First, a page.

Wednesday, February 27, 2008

Australia's Wild Cattle at Cowpastures

A few short months after the First Fleet landed their great clod-hoppers on Aussie soil 4 cows and 2 bulls did a bunk from the convicts who were supposed to be watching them.
Governor Phillip was a tad miffed but wrote them off as he believed they would probably have been eaten by aborigines or escaped convicts.

Fast forward to 1795 when a group of explorers were strolling through the area now known as Camden and weren't they surprised to eyeball a herd of 61 cattle!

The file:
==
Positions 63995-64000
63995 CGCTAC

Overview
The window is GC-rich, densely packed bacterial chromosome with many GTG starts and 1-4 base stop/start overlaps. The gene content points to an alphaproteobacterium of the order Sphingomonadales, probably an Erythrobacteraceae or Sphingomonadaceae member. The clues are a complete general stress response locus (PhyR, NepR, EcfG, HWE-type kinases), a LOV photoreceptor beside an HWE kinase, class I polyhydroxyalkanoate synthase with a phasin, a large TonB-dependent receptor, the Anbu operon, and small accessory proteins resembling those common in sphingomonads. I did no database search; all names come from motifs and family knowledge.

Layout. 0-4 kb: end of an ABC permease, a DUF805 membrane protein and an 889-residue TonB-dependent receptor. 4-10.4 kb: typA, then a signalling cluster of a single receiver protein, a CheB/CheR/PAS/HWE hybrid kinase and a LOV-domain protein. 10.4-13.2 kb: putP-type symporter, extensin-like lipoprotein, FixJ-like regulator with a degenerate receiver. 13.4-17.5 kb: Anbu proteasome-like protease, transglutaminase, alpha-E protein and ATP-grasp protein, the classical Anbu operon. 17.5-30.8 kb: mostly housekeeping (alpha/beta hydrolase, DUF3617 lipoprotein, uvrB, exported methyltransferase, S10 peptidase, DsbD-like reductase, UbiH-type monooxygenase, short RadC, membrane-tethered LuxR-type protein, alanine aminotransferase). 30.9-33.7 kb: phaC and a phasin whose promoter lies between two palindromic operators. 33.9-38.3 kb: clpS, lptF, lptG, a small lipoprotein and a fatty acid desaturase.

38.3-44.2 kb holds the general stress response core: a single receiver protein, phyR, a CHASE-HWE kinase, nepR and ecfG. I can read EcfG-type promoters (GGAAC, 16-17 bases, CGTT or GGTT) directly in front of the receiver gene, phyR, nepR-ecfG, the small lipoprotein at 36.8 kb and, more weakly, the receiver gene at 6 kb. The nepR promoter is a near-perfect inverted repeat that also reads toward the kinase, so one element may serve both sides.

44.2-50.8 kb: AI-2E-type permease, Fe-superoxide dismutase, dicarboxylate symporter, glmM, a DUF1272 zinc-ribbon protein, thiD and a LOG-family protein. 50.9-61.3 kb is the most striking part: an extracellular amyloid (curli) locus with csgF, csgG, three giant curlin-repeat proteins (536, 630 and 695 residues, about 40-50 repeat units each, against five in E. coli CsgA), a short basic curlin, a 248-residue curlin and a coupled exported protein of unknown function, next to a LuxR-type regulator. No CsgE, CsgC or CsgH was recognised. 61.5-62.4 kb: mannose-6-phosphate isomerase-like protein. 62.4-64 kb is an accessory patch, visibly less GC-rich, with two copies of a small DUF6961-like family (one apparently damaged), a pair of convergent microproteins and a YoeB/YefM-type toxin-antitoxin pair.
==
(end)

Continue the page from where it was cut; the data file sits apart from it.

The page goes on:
Governor Hunter trotted up to see this herd of wild cattle for himself and soon identified them as offspring from the lost cows and bulls.
But he was a happy camper.

Breeding stock in the new colony had been painfully slow and they'd had to import most of their meat. Getting anywhere near that herd of wild cattle to tame them would be almost impossible and to slaughter them would be wasteful and leave them in the same pickle, forced to import meat, that they were already in.

So Governor Hunter used his God-blessed grey matter and chose to leave the cattle right where they were; he marked the area out of bounds, named it Cowpastures and sensibly left them to keep on multiplying, as they'd managed it successfully without any human help, to become a future resource.

By the time Governor Hunter upped sticks and left the colony 5 years later the herd had increased to 300 and within 10 years it numbered over 5,000.

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